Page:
Jakub Konka

Hot-code reloading on macOS/arm64 with Zig

Hot-code reloading, or hot-code swapping, is the ability of the compiler to allow you, the developer, to make changes to your program appear instantaneously while the program is already running. Typically, compilers utilise the idea of dynamic library hot swapping (for native targets such as macOS) where your program (logic) is compiled and linked down to a dynamic library (shared object) which is then managed and reloaded by a small loader program running side-by-side 1. Note that both programs, the dynamic library and the loader, do not share the same address space.

In Zig 2, we would like to try something else. Instead of having your program managed by a running side-by-side loader program, what if the compiler would “simply” update the memory of the running process? You will most inevitably think I have gone completely crazy, which given the current state of global affairs is not unthinkable, but hear me out.

Here’s my claim. We can pull it off using the self-hosted Zig compiler (also known as stage2 compiler). We can pull it off on Linux 3 and macOS (Windows coming soon TM), and here’s how. The self-hosted Zig compiler is a little bit special since it couples very tighly with our in-house linker 4. This gives it special powers which effectively mean we can completely bypass the idea of creating relocatable object files for Zig modules in favour of writing the already-relocated declarations/symbols directly into the final binary. I will refer to this concept as incremental compilation but some prefer to call it in-place binary patching, or incremental linking. Either way, the point is, the compiler does not generate any intermediate relocatable object files.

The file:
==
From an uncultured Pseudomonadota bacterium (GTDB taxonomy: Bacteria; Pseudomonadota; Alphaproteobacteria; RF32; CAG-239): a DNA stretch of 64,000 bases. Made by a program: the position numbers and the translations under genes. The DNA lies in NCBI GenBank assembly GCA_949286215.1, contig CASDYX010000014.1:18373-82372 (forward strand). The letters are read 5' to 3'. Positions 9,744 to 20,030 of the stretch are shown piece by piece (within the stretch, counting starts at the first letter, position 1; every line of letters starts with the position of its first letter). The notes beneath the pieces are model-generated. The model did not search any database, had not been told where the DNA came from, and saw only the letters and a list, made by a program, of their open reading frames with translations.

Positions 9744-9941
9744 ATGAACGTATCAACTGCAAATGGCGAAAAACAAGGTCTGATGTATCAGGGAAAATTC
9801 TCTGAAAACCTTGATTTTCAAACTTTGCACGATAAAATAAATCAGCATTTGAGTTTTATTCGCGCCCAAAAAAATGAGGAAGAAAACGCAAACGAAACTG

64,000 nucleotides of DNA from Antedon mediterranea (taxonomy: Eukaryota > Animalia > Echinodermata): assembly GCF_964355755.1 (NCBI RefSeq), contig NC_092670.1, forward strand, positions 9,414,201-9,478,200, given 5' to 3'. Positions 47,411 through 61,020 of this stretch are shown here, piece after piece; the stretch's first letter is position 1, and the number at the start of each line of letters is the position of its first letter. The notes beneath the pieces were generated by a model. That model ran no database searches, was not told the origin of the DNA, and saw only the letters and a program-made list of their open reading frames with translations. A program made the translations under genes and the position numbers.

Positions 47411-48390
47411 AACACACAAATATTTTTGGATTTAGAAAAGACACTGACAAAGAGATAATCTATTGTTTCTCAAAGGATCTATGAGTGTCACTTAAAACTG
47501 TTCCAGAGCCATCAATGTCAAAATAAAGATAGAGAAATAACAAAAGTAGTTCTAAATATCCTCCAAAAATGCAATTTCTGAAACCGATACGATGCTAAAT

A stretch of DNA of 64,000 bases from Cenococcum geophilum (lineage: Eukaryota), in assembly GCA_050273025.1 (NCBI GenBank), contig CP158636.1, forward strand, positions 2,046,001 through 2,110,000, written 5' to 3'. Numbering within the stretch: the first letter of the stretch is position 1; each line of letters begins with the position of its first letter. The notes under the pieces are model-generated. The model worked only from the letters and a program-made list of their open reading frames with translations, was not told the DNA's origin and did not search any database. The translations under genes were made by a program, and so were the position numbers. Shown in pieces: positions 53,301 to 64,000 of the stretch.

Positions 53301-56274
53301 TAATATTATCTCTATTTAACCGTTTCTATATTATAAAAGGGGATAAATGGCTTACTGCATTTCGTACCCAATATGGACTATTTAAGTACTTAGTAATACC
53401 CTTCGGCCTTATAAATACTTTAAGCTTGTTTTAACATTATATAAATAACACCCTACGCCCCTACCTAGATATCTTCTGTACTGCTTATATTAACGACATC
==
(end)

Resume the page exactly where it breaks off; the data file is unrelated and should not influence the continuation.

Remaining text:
From incremental compilation…

Hmm, OK, Jakub, whatever you mean. How about an example to illustrate what you mean? Sure thing, just one more sentence of explanation before we dive into the problem of incremental compilation. The granularity at which the compiler works is scoped down to single declaration, aka decl or simply symbol, which is then incrementally allocated space in the virtual memory and a file offset, and written to the binary file (there’s a couple more things that actually happen here such as resolving relocations, if any, but you get the point). This allows us to update only those symbols that actually changed in an incremental fashion.